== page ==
Monday, February 1, 2010

Wash Day: 1900

from the tenement museum
Housekeeping in the Tenements
Housekeeping in a tenement was no easy task for the women and children who generally did it. There were no automatic machines to wash and dry clothes and dishes or get the dirt off the floors and carpets. And for much of the nineteenth century, few tenements even had running water. Perhaps most importantly, tenement dwellers didn't have the household help which middle and upper class new Yorkers could afford.
One of the most basic household chores was taking out the trash to the garbage boxes on the street. Although there had been some street cleaning since the days of the Dutch, primarily done by "cartmen," the City did not organize a department of street cleaning until 1881. Effective street-cleaning, however, did not arrive until the appointment of George Waring to direct the department in 1895. Trash also tended to accumulate in the rear yards and airshafts of tenements. Another basic chore was keeping dust and dirt off the floors, rugs, and upholstery. During most of the nineteenth century, wood and coal burning stoves made the task difficult since they produced soot, which tended to get into just about everything. Gas burning stoves, standard by the 1930s, significantly alleviated this problem.
Women used the same tool to battle dirt and dust that had been used for centuries throughout the world - the broom. Until the twentieth century, brooms were made from twigs or tufts from a corn plant. Since brooms did little to remove dust from rugs and upholstery, these items had to be periodically taken outside and beaten. This was an important part of the annual spring cleaning. Mechanical carpet sweepers were invented in the late 1870s, but electric vacuum cleaners weren't common until the 1930s, and then still mostly among the middle class.
Since most tenements didn't have indoor plumbing until the turn of the century, water had to be brought in for baths, washing clothes and dishes, or cleaning the apartment itself. If hot water was needed it had to be heated on the stove. During the 19th century, laundry was usually washed outside by the water pumps - weather permitting - in order to save the labor of hauling it up or down dark tenement stairways. Of course if the tenement had indoor plumbing, as most did by the 1910, washing was done in the kitchen and the clothes were usually boiled in the water.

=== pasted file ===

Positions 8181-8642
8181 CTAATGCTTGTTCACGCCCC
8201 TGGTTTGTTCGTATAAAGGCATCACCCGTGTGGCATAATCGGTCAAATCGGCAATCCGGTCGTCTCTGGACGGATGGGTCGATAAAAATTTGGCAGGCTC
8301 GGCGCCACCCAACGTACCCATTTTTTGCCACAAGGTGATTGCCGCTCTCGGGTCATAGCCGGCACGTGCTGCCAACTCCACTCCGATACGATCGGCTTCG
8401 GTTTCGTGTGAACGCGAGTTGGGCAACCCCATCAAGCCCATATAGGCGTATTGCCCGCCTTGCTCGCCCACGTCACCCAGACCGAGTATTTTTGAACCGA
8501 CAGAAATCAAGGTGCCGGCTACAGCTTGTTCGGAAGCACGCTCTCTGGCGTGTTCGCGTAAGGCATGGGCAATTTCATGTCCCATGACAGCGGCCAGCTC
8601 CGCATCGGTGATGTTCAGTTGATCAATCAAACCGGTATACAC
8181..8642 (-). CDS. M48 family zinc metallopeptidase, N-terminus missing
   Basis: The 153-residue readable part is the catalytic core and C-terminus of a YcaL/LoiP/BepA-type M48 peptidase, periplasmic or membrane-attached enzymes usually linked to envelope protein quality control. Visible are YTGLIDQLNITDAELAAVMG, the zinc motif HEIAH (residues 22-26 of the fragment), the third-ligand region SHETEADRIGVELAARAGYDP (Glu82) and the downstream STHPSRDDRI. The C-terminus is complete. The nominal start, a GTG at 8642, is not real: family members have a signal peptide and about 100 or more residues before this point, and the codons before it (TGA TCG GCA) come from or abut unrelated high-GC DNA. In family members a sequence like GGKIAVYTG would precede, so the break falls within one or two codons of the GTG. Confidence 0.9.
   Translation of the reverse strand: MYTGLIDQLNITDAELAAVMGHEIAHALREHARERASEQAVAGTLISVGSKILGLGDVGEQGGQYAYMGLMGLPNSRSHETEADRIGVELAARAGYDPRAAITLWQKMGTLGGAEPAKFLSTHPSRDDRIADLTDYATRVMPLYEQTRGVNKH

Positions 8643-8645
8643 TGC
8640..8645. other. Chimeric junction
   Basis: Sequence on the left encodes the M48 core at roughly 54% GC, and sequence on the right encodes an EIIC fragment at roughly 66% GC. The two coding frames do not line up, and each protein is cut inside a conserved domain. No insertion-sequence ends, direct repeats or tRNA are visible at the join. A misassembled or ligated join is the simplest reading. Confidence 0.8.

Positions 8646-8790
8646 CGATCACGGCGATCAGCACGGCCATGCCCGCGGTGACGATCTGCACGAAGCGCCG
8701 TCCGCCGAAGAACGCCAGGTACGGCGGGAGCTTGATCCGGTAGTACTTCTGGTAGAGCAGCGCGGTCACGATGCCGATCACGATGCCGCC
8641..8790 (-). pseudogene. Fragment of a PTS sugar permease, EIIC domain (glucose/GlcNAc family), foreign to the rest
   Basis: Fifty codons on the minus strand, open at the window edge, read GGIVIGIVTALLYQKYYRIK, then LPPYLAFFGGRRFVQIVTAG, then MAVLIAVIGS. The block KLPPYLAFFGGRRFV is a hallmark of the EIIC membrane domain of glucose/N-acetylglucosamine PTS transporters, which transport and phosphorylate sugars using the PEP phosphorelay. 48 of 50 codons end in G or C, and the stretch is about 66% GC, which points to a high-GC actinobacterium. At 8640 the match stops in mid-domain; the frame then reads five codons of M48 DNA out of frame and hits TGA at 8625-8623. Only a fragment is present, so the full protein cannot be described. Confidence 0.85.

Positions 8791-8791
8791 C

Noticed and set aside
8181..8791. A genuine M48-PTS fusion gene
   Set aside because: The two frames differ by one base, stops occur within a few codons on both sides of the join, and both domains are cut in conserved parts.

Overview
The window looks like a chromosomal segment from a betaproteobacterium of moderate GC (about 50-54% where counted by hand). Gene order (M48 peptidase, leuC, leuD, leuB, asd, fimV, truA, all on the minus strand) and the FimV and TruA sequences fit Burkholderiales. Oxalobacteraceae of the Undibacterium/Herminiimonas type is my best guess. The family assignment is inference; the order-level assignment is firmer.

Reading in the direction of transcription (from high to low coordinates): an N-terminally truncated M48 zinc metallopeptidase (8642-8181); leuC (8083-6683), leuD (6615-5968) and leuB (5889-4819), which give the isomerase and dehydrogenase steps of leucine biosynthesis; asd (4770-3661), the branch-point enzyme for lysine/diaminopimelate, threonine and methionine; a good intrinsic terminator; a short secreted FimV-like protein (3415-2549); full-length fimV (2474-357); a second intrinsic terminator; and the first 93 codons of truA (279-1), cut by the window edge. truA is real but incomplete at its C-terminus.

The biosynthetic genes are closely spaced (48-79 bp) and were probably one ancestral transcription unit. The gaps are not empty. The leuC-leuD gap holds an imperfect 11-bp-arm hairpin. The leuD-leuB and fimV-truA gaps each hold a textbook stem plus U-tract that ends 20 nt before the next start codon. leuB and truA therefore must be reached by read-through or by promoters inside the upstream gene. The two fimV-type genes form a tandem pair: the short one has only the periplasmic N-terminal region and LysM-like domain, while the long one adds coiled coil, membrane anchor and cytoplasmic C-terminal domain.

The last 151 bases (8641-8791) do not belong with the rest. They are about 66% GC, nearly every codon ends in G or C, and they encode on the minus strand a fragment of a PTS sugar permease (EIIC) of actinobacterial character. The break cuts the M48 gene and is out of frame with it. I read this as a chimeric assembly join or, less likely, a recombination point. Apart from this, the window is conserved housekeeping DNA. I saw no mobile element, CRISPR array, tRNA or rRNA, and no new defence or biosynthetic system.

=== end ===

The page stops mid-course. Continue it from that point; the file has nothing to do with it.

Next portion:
Under the best of conditions, the wet laundry was hung to dry on the roof or on clothes lines strung between buildings. But poor weather, water dripping from clothes on higher lines, pollution, falling refuse, and thieves frequently made it necessary to dry laundry in the kitchen. Ironing was done by heating several irons on the stove and then using them alternately as they cooled. Needless to say, it was hot and exhausting work. After the turn of the century, even the working poor began sending some of their clothes out to commercial laundries, frequently owned and run by Chinese immigrants. While many middle class Americans had their own automatic washing machines by the 1930s, tenement dwellers didn't often have the money or the space and continued to use commercial laundries.
The kitchen was generally the central work-place of a tenement apartment, especially if it had running water, which most did after the tenement act of 1901. Families hooked up their stoves (which they usually brought with them in the 1870s) to the kitchen chimney, and it was here that food preparation, cooking, and eating took place. Because tenements had no reliable food storage facilities (the refrigerator was common in middle class households in the 1930s, but not in working class tenements), children were sent to purchase food as many as three times a day. During the 1870s, children also helped their mothers by scavenging for wood and coal to use as fuel in their stoves. Since few tenements had central steam heat as late as the 1930s, stoves were usually used for heating as well as cooking.
Women could earn money for their housekeeping labor if they took in boarders. Part of the boarder's rent was often meant to pay for the woman (or women) of the tenement apartment to do the boarder's laundry, cooking, cleaning, etc. However, this was the only time a monetary value was placed on this exhausting work.

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